ML: I've got one last question for the panel. Every year I have to ask. I know the answer; you know the answer; I don't think the public knows the answer. That is, if you guys work so hard, and labels have to work so hard in general to find and break artists, why is there so much crap on the radio? I ask this every year. I'm not saying it's your fault, but why is it? Let's start with Steve.

SS: I would say because it sells. I mean a lot of it does. Often the things that people think are the worst bands sell the most records. If you go across the entire country… All of us on the business side or artist/musicians probably have a lot higher standard for what we deem good. But it's the way it works. And there are people at labels that have terrible taste in music…none of them here, obviously.

ML: Louis, any different perspective from where you sit?

LP: I hear a lot of great songs on the radio. I'm always the contradicting person here. I have no idea how commercial radio works. There's a lot of money involved in it, much more than we have to spend. So it's an economic game, I guess, and I don't know why that drives music that's stereotypically not good. I really don't have the answer. I hear good stuff and not-so-good stuff. I'm just one subjective person.

ML: Larry, how about the country market?

LW: I just think we've been dumbed-down. We're Wal-mart, you know? I hate that.

ML: Are we the enemy? Are we the reason it's dumbed-down?

LW: I'm not speaking for anybody else on this panel or anybody at our label, but I just think personally with the conglomerations and the smaller amount of outlets that we have, the people that are in control have just dumbed it all down to a common denominator, "This is what you're gonna hear. This is what you're gonna buy." And sometimes something really cool will break out of that and excite everybody to go out and buy something that doesn't fit that mold.

TF: Yeah. I think part of it is the dumbing down of the industry, because the industry is consolidating so much. Some good people got let go over the years that had very creative legitimate reasons for being in the industry. But corporations don't always look at it that way. It's all about commerce. It's the arts versus commerce question. I think there's good stuff on the radio. I hear bad stuff. But the interesting thing about the conversation we had earlier on about rock music is that rock music has been in the doldrums for some time. I was recently out at the Troubadour seeing four very high-profile, wanna-be-signed acts, and there was no sex, no rock & roll; there was no anything with these bands. I mean, they could have been changing the oil in my car. They had zero f**king charisma and they were a waste of time. But I think that's why rock music right now can barely break a million units. The business model that the industry has at the moment is obsolete, and I think things will start to change. But it won't happen overnight.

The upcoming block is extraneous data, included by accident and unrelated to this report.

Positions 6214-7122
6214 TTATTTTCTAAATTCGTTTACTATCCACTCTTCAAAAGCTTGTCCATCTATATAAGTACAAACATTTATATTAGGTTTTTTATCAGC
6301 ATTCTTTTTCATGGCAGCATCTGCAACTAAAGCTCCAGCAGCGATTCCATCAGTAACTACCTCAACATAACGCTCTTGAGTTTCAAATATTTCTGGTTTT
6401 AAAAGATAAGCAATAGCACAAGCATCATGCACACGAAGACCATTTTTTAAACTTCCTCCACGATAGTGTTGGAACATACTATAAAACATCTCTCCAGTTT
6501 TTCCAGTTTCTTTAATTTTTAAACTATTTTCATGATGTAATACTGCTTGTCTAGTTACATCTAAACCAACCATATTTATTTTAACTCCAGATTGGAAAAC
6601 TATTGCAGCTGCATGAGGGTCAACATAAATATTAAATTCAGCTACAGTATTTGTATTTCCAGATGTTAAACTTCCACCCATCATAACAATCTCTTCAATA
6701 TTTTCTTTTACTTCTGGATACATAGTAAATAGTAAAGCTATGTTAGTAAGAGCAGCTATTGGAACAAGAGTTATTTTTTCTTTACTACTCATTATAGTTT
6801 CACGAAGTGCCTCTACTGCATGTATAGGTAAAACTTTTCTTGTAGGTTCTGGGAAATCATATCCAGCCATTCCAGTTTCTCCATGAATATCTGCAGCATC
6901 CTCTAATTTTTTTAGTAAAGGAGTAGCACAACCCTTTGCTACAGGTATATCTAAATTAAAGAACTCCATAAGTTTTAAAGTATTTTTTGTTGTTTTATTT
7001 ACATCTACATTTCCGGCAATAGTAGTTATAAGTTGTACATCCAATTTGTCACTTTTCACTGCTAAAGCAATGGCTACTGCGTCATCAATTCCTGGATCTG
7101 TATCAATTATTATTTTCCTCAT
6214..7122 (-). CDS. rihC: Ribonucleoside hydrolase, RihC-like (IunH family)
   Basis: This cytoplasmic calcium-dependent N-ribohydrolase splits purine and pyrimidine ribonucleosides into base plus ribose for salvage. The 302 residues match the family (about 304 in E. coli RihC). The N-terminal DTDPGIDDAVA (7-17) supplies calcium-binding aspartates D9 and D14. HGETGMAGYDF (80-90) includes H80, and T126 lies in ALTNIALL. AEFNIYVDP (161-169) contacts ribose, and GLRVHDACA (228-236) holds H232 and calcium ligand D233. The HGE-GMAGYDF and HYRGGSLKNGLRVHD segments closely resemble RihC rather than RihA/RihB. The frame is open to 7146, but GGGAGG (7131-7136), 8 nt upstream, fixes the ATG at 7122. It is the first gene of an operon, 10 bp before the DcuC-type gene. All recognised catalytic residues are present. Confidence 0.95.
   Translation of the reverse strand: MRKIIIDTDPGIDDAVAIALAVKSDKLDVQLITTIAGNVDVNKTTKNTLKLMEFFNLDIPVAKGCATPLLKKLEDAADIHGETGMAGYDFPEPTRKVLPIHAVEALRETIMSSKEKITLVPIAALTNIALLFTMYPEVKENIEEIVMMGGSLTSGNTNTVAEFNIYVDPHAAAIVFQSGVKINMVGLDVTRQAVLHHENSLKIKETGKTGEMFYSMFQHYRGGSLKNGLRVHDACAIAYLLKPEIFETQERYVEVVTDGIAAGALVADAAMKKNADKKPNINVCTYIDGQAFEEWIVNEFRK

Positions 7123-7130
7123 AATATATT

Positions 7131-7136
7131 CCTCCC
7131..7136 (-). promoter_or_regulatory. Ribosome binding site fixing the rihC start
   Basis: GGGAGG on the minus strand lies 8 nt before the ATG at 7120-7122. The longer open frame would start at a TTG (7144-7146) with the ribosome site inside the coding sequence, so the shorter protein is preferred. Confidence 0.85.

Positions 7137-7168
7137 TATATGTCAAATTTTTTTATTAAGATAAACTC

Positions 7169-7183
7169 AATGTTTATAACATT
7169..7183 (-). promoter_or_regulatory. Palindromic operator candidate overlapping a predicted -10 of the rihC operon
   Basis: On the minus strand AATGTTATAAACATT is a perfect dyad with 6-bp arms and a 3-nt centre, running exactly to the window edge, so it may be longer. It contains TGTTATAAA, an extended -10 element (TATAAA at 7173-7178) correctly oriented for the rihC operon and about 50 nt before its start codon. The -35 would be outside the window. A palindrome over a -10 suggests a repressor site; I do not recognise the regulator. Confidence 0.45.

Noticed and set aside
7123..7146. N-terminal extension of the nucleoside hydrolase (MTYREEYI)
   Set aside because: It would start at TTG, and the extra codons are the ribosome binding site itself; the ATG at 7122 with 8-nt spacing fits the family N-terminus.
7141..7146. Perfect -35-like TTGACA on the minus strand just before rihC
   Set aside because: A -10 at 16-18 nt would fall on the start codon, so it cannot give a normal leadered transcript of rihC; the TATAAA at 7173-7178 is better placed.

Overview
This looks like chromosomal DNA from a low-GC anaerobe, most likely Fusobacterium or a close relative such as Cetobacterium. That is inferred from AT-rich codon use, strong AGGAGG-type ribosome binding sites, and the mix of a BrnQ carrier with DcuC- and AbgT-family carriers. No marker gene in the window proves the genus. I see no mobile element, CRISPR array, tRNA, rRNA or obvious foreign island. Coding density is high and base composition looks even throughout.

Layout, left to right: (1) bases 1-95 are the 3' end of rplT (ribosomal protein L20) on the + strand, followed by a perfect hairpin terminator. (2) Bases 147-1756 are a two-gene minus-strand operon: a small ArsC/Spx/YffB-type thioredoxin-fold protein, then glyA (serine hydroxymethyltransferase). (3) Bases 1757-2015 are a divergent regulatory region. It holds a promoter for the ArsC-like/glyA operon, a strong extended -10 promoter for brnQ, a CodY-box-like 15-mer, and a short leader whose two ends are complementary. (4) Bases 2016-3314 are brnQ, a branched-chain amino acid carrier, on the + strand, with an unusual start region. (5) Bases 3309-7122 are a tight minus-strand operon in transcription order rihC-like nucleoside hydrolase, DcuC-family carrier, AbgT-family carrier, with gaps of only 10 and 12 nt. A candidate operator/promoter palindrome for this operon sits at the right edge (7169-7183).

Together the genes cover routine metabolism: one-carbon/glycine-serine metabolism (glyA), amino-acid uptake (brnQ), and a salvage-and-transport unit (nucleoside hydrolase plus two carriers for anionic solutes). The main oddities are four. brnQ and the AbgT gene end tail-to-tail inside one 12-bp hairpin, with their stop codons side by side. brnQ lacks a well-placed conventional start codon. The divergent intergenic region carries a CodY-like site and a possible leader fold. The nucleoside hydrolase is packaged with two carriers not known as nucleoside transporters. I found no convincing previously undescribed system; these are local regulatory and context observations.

MA: I agree in whole or in part with everything that's been said, but you can look at this situation in one of two ways. You can look at it and bi*ch and whine, or you can look at it and see an opportunity. That's what it comes down to. You can look at it and see an opportunity for a career as an independent artist that doesn't want Clear Channel to play your music and doesn't feel like you need Clear Channel to play your music. You can look at it and say, "Yes the country's dumbed-down musically right now. I'm gonna make a record that has emotional currency and life to it, and there are going to be people that want it, and I'm gonna figure out a way to sell it." That's where the rubber meets the road. That's my perspective. Our job is to look for opportunities, really—for new opportunities for where music is going. It's your job, too. So good luck with that.

(Michael thanks the panel.)

Part I of the Road Rally A&R Panel can be read in last month's newsletter.